3 ways to confirm the size of the condo so you know what you’re buying
With concrete condos on the downtown peninsula generally selling for over $1000/sqft and some far above that, knowing the size of the condo you’re buying is important. As the BC real estate system is Buyer Beware, you must complete due diligence to ensure you’re comfortable with what you’re purchasing.
To reaffirm the onus is on buyers, you’ll see a disclaimer on each MLS listing and a commonly used clause in purchase contracts:
MLS disclaimer: The enclosed information, while deemed to be correct, is not guaranteed.
Contract clause: The buyer is satisfied with all the measurements, square footage and room sizes as viewed and is aware that the lot size, room measurements, zoning, age and property taxes advertised are approximate.
The square footage of the unit is measured from the midpoint of shared walls and the entire depth of outside walls. The figure is only of the interior living space and excludes terraces, unenclosed balconies, patios, parking spots, and storage lockers. It will likely include enclosed balconies but this needs to be confirmed.
Three measurement techniques
1. Strata Plan
There will be a registered strata plan for the entire development. You’ll receive this as part of the small mountain of strata documents. Find the unit you’re reviewing by the strata lot (LT) number. The LT is noted in the legal description about midway down the typical MLS listing.
Image: Location of strata lot number on an MLS listing
The figure on the strata plan is usually noted in square metres. One square metre equates to 10.764 square feet.
Example: The strata plan notes the unit is 74.1 square meters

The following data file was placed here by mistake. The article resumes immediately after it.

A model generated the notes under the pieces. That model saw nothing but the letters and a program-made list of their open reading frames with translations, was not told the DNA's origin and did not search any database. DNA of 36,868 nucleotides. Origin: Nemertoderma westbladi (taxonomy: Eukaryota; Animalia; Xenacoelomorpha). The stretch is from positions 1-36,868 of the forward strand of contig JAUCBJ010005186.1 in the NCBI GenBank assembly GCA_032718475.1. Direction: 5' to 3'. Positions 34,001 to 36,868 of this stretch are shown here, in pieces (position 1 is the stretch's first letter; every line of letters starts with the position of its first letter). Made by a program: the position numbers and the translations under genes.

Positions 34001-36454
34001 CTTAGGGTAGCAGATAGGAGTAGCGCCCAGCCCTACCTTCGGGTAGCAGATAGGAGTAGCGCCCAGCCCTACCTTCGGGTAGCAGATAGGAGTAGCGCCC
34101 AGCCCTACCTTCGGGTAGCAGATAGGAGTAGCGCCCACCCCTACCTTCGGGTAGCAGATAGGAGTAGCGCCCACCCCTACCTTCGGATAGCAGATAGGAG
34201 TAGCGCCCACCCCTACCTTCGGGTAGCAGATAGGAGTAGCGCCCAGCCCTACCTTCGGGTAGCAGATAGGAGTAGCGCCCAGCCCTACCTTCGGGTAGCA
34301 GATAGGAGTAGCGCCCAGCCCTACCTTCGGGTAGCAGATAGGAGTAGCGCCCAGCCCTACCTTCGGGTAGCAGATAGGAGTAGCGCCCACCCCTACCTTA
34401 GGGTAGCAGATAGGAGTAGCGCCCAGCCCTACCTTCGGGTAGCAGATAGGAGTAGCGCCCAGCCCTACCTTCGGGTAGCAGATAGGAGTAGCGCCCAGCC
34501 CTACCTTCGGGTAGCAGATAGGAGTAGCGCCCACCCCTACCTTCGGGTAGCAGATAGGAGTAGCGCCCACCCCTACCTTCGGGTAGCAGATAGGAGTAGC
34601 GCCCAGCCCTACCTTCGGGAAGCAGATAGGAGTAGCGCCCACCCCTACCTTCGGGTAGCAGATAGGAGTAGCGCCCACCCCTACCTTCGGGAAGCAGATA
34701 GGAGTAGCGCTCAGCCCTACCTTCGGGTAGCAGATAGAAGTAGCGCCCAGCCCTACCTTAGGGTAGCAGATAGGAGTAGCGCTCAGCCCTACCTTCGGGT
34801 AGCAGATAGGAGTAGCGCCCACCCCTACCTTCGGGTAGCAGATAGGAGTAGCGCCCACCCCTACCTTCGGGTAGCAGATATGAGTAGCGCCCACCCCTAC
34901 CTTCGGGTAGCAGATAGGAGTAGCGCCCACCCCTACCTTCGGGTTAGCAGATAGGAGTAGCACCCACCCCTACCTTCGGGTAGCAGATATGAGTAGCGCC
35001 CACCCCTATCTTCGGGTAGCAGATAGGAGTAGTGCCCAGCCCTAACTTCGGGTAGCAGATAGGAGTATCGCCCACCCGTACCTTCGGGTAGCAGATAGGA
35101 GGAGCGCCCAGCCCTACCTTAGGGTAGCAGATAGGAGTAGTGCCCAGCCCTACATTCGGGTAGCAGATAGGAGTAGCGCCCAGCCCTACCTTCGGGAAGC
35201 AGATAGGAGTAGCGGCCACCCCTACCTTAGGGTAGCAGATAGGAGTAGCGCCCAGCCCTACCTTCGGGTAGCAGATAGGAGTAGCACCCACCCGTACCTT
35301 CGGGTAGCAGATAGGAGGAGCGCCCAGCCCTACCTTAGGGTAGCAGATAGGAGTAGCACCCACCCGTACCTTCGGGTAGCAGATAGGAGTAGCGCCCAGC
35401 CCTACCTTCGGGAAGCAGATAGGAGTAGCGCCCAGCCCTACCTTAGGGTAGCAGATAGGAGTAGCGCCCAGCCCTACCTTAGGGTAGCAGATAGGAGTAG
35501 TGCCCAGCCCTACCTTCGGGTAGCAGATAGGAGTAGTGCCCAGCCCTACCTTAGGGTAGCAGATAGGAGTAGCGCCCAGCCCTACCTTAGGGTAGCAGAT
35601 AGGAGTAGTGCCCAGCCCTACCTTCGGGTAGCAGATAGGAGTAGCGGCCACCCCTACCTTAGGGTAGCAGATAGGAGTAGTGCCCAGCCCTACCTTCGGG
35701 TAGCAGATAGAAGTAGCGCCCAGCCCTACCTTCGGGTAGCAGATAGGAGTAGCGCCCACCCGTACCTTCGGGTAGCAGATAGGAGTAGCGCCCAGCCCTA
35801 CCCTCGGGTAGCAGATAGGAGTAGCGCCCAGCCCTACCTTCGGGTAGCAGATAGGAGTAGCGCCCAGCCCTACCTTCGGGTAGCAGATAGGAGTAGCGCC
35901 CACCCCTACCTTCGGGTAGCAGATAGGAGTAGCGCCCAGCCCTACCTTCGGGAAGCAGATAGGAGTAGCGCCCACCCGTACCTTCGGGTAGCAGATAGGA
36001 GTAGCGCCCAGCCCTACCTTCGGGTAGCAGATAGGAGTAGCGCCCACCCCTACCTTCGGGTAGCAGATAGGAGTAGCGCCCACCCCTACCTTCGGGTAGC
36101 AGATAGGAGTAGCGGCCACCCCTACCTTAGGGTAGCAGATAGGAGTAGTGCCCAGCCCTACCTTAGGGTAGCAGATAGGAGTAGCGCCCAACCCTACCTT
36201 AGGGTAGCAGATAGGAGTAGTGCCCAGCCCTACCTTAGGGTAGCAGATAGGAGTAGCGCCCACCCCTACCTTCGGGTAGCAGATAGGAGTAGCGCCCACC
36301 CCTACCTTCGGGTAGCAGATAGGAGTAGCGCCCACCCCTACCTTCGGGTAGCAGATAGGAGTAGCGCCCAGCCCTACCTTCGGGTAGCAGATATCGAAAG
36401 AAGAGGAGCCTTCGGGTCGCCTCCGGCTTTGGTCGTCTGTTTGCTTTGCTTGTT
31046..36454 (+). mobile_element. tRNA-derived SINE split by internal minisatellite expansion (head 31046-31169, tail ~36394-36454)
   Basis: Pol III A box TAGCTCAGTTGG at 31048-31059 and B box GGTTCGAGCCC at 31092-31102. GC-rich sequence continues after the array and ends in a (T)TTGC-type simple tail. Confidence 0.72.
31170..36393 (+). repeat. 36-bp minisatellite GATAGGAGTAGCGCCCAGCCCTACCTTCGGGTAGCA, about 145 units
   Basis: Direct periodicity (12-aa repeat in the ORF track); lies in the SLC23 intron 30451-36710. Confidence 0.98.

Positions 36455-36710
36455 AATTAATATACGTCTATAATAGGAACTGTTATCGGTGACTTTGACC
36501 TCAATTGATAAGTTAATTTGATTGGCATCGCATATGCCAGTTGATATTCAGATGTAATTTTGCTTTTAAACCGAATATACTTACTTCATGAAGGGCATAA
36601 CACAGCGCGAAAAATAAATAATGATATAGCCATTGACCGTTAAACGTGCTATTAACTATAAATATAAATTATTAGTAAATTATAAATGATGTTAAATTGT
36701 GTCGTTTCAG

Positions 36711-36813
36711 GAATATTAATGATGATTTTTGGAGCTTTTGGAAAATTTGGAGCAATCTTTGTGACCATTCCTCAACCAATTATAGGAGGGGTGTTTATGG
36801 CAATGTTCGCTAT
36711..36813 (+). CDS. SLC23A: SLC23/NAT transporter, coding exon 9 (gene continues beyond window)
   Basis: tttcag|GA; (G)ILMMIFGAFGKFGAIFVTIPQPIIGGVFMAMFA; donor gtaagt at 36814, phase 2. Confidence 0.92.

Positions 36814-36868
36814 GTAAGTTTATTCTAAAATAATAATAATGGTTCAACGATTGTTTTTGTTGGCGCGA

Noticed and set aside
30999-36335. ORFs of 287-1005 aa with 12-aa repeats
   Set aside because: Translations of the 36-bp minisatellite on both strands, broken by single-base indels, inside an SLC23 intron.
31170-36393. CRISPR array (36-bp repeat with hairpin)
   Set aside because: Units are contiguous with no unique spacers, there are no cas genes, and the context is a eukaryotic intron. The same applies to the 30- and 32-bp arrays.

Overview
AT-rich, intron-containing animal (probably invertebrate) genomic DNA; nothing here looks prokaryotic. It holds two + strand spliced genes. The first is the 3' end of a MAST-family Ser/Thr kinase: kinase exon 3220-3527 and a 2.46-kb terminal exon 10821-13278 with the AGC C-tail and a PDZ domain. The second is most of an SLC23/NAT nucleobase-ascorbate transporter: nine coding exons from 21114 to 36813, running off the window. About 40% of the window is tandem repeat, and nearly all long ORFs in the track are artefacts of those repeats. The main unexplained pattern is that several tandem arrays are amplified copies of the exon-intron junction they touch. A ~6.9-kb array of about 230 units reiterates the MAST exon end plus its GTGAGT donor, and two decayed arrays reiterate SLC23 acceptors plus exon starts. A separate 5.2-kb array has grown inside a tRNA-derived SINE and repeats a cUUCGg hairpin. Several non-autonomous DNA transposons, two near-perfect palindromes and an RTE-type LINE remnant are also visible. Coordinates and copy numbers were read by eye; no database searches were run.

74.1 square meters x 10.764 = 797.6 square feet
Aside: the ratio of your interior sqft to the interior sqft of all condos in the strata plan is used to determine your portion of monthly maintenance fees and any special levies. Read more about strata financing here.
2. Professionally measured
There’re a number of local professional companies that specialize in measuring condos and producing floorplans. They’ll use a sophisticated laser and drafting program to record the various measurements of the condo. They’ll then compile the data in their office and produce a floorplan with room measurements and an overall sqft measurement.
3. Developer floorplan and draft strata plan
For presales, the condo size will be based on a draft strata plan provided by the developer. The built condo can vary from this figure so it’s important to be comfortable with the allowed variance as per your purchase contract. When the official strata plan is registered, you should no longer rely on the draft version.
Less frequently, the developer floorplan (such as the one in the header image of this post) will be used once the building is constructed.
Your due diligence
Rarely do the available measurements exactly agree. In fact, when two results perfectly agree, I question whether one copied the other. Even if you had the condo measured by two professionals, you’d likely see a variance between their results.
Ideally, the different available measurements will be in the same ballpark. If there’s a notable difference, you’ll have to dig deeper to see where the discrepancy lies. Your realtor should be able to walk you through this process. Ultimately, it is your money and home so you proceed with the purchase only if you’re comfortable with the outcome.
I have a laser measuring device clients can use to check room measurements and I’m expert at holding an end of a tape measure.
As part of your sleuthing, you may want to confirm dimensions important to you. For instance, will your king-sized bed fit with two side tables? Will your house-sized couch fit in the living room? A quick check will provide the answer and peace of mind.
I hope this helps you make sense of the figures coming out of your due diligence. As always, I welcome your questions or comments via email or phone/text.
604.314.7138 [email protected]